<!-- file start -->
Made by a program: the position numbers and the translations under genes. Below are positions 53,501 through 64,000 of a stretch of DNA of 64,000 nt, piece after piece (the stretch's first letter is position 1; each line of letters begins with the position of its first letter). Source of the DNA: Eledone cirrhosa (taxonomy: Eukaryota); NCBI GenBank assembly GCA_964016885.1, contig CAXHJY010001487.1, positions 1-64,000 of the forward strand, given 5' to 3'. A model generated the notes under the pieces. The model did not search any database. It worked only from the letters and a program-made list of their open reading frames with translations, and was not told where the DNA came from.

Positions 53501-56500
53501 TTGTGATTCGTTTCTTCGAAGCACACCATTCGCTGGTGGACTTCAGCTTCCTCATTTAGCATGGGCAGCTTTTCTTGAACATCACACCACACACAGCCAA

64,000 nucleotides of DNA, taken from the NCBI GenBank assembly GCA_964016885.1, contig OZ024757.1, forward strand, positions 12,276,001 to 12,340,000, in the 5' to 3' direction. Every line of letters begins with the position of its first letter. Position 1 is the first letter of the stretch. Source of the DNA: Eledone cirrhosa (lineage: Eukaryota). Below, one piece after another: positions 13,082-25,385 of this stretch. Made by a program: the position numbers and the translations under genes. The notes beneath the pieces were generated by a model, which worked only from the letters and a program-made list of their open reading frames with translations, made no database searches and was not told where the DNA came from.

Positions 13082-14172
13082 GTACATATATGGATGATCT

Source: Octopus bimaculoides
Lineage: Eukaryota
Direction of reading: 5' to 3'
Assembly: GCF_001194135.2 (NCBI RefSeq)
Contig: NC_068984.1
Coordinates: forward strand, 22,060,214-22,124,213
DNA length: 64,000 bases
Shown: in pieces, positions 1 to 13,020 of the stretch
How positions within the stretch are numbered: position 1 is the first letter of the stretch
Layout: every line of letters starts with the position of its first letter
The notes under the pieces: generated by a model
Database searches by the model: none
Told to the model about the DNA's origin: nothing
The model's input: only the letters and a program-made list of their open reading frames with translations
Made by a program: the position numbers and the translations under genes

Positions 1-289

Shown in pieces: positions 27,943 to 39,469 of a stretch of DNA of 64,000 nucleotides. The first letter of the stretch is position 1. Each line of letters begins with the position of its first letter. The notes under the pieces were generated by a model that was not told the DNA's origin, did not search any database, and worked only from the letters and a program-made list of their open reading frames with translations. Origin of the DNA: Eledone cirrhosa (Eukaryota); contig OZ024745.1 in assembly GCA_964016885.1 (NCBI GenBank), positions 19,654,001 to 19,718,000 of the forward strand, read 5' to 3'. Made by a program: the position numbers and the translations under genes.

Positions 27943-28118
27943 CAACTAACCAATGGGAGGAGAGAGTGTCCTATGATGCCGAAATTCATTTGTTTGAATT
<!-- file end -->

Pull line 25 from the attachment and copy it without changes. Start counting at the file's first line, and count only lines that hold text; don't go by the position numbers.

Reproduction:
27943 CAACTAACCAATGGGAGGAGAGAGTGTCCTATGATGCCGAAATTCATTTGTTTGAATT